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Jason Grotto

Reporter

Photo of Jason Grotto

Born and raised in Chicago, ProPublica Illinois reporter Jason Grotto specializes in quantitative analysis, using databases, statistics and mapping to ferret out corruption, negligence and bad public policy. Previously, he worked as an investigative reporter for the Chicago Tribune and the Miami Herald. His most recent project exposed widespread inaccuracies and disparities in Cook County’s property tax assessment system and sparked proposed legislative changes, an investigation by the inspector general and a hearing at the County Board. He has also reported on the pension crisis in Chicago and Illinois and led a Gerald Loeb Award-winning investigation on Chicago Public Schools’ disastrous use of auction-rate securities, uncovered fraud in federal poverty programs, problems in Iraq war contracting and flaws in the Chicago Housing Authority's Plan for Transformation.

He was a 2015 Nieman Fellow at Harvard University, where he studied municipal finance. Other honors include a Chicago/Midwest Emmy Award, an Investigative Reporters and Editors Award and the Society of Environmental Journalists Award. He earned a master's degree in journalism from the University of Missouri in 2000 and a bachelor's in U.S. history from the University of Oregon in 1995.

Cook County Assessor Joe Berrios’ Defeat Opens the Door to Reform

Democratic primary winner Fritz Kaegi pledged change, but delivering it won’t be easy.

Flawed Assessments Caused $2 Billion Shift in Property Taxes, Study Finds

Under Cook County Assessor Joseph Berrios, assessment system shaved $1 billion from Chicago’s most expensive homes, while owners of lower-valued homes picked up the tab.

How Do We Keep Bias Out of Stories?

We stick with the facts, and several editors read every story.

Cook County’s Residential Property Tax Assessments Deeply Unfair, Independent Study Confirms

Findings that assessments were error-ridden and burdened the poor undermine Assessor Joseph Berrios’ claims that he properly valued residential property.

Sometimes, Impact Isn’t All It’s Cracked Up To Be

Claims from officials that they’re acting in response to a story need to be investigated, too.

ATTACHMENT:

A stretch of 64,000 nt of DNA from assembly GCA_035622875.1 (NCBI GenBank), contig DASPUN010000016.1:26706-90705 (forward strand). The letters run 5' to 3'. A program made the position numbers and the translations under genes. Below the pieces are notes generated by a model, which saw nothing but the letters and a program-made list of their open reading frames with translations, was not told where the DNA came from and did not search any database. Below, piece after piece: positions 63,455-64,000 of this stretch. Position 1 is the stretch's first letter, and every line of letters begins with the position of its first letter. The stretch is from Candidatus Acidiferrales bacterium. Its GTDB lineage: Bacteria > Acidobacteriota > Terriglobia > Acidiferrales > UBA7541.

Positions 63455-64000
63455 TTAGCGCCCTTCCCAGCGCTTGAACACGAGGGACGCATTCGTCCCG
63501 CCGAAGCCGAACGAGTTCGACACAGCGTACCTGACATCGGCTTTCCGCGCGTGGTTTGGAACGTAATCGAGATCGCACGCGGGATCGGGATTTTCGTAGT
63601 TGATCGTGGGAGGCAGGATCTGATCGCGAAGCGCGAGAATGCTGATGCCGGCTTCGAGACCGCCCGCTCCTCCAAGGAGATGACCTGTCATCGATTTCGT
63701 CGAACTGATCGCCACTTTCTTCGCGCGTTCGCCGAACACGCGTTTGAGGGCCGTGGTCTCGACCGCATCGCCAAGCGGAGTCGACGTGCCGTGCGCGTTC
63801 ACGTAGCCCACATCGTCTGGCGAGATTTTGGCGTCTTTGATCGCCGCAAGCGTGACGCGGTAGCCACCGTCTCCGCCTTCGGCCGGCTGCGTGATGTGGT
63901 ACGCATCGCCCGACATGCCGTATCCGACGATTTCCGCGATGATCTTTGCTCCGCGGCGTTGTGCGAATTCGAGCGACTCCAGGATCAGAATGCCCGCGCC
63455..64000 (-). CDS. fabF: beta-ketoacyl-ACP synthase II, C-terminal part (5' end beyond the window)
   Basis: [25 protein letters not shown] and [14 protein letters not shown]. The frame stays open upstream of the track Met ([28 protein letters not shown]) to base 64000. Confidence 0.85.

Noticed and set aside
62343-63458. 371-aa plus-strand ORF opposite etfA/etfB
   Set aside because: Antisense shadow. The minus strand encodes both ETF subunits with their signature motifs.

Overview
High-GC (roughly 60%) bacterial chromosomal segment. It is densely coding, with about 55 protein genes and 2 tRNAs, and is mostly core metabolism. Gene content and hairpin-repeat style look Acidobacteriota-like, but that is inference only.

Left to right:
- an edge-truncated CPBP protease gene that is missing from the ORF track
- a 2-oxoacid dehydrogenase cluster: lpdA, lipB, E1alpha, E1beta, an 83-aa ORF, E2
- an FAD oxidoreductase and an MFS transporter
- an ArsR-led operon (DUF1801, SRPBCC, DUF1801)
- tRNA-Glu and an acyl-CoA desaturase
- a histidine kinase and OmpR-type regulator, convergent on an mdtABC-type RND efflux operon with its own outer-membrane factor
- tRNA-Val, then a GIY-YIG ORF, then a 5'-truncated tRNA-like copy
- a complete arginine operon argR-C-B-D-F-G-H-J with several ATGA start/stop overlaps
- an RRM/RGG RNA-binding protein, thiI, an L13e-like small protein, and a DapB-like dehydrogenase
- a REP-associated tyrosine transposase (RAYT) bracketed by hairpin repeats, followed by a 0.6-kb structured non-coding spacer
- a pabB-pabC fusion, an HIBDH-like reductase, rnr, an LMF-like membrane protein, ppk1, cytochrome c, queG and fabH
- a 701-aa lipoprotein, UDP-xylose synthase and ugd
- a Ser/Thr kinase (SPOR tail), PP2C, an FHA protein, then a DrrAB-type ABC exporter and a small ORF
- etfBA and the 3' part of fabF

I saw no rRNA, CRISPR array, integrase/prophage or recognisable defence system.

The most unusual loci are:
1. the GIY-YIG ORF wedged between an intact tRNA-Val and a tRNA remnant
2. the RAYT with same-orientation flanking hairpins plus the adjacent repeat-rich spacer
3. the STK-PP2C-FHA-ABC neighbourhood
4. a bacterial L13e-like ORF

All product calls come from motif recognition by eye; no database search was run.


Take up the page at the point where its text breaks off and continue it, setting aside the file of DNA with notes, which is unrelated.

As March Primary Nears, Study on Cook County Property Tax System Still Under Wraps

Initial mid-December deadline for review gives way to new release date: late February.

Rauner Takes Aim at State Lawmakers Who Appeal Property Taxes

But the Illinois governor's effort may have little impact on the system.

Ethics Board Fines Cook County Assessor Over Campaign Contributions

Rulings add to controversy surrounding Assessor Joseph Berrios, though Berrios’ lawyers say contribution limits are unconstitutional.

Cook County Assessor’s Old-School Politics Come With a Price for Taxpayers

As Berrios’ court fight drags on, critics and others fear patronage hurts the office’s property tax work.

Watchdog Group Calls for Reform to Cook County Assessor’s Office

Pressure continues to mount for greater transparency and oversight of the office.

Lawsuit Targets Berrios Over Unfair, Error-Riddled Assessments

Attorneys are asking a judge to force Berrios to adopt reforms and are seeking a monitor to oversee the process.

I Spent Years Reporting on Chicago’s Property Tax System. Here’s What Got Me Out of the Weeds.

Behind all the technical terms and the statistics is a story about the simple concept of fairness.

How the Cook County Assessor Failed Taxpayers

Joseph Berrios' error-ridden commercial and industrial assessments punish property owners, benefit lawyers.

How We Analyzed Commercial and Industrial Property Assessments in Chicago and Cook County

An in-depth analysis of hundreds of thousands of property tax records under Cook County Assessor Joseph Berrios.

Cook County Assessor: Office Cuts Make It Tough to Get Tax Bills Out On Time

Embattled assessor Joseph Berrios said he has already saved the county millions.

Cook County Assessor Faces Questions About Property Tax Inequity

After reporting showed that Cook County’s property tax assessments punish the poor and reward the rich, Assessor Joseph Berrios is called before a public board to explain.

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